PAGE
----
occupation, Palestine, specifically the PLO, currently has only observer status at the UN. On Friday September 23rd, Mahmoud Abbas will present a bid for Palestinian statehood which should change that. There are two options: applying to become a member-state or a non-member state. Becoming a member state would give Palestine the same status as Israel and every other country in the world, but requires going through the Security Council. The U.S., unsurprisingly, has already said it would veto the bid. They have historically been the main enabler of Israel’s illegal policies and the main roadblock to a solution to the conflict. The status of non-member state, currently held only by the Vatican, would simply require passing a General Assembly vote, and considering more than 126 countries out of the 193 in the UN already recognise a Palestinian state, it should easily be able to get that status. The latter option should be the obvious path to take, and so it is very likely Palestine will gain the status of statehood on the 23rd. The implications of this would be very significant, because it means no one would be able to say the occupied territories are “disputed.” The UN would be essentially recognizing that Israeli’s occupation is illegal along with every settlement—leaving Israel in a position very similar to Apartheid South Africa: a rogue state that refuses to comply with international law. This has largely been the case since the colonization started, but now it won’t be an easily hidden fact by both the West and Israel, and it would essentially force them to face it. It will most likely not bring any immediate changes to the occupation, and could even have negative repercussions, but the clear message it sends and the position it puts Israel and the U.S. in make it an extremely important step in the right direction— especially in this critical period of the conflict. Both internal and external pressure is mounting against Israel. International condemnation at Israel’s response to the first freedom flotilla, the subsequent flotillas being organized all over the world, especially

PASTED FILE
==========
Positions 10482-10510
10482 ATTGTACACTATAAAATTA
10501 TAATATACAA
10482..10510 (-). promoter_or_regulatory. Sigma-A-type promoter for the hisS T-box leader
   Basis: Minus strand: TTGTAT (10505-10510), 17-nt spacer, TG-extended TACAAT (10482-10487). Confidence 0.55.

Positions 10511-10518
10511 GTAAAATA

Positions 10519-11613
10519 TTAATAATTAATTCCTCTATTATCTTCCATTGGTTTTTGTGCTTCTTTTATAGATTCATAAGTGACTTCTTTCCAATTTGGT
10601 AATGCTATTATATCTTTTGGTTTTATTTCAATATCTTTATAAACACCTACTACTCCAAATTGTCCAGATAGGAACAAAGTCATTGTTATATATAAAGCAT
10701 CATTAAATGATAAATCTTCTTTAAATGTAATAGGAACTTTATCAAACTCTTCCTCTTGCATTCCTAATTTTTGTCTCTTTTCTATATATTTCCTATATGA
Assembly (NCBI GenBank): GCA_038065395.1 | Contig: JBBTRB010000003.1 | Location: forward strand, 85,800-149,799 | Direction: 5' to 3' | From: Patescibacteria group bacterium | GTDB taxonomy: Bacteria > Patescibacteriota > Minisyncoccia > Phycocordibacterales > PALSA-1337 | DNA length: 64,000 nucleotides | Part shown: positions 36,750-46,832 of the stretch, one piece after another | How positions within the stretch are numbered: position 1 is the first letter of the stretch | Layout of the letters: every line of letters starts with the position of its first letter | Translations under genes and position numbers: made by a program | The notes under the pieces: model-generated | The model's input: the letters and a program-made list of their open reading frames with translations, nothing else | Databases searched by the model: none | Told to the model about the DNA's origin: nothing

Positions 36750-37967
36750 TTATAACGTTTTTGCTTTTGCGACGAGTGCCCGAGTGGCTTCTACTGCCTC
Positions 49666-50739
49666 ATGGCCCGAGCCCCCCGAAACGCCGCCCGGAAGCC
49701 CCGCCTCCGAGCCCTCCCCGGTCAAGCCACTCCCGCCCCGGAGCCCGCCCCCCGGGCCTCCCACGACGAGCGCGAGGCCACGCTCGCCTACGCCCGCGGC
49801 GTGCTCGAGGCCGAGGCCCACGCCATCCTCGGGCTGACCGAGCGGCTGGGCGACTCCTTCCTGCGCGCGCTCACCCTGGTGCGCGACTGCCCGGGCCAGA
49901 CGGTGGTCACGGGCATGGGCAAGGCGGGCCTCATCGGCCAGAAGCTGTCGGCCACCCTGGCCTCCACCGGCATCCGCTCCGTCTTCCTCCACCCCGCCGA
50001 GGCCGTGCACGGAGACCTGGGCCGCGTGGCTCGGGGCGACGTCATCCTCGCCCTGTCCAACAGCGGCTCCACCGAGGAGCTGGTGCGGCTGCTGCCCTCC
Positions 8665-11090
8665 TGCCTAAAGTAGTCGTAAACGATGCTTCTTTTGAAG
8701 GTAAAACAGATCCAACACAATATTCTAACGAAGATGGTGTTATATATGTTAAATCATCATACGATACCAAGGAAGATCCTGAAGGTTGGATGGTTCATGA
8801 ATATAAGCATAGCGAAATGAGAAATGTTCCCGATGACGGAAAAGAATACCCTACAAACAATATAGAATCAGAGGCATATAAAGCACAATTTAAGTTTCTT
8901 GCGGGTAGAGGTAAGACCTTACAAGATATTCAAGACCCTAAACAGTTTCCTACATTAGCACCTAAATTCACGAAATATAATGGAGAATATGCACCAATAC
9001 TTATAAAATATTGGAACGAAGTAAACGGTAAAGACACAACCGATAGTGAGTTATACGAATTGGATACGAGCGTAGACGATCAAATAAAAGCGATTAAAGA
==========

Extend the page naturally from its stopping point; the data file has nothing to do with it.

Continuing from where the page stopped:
early months of the US-led invasion of Iraq in 2003. According to CBC news reporter Greg Weston (2011), on the same day then-Prime Minister Chretien publicly announced Canada’s refusal to take part in the war in Iraq, a Canadian official had been “secretly promising the Americans clandestine military support for the fiercely controversial operation.” In effect, the report leaked by WikiLeaks has provided evidence that the Canadian naval and air forces, already in the Strait of Hormuz, were to be put to use by the US government “discreetly”.

This might-as-right approach should ring the bells of familiarity for Canadians, considering our Southern neighbour’s past head of state and his notorious international relations. In fact, not so long ago, Harper glowed as then-president George Bush offered praise for Canada’s presence in Afghanistan, specifically in “writing the first chapter of laying the foundation of peace in the 21st century.” Nevertheless, occupying a country for peace seems as logical a solution as bombing a nation to end terrorism.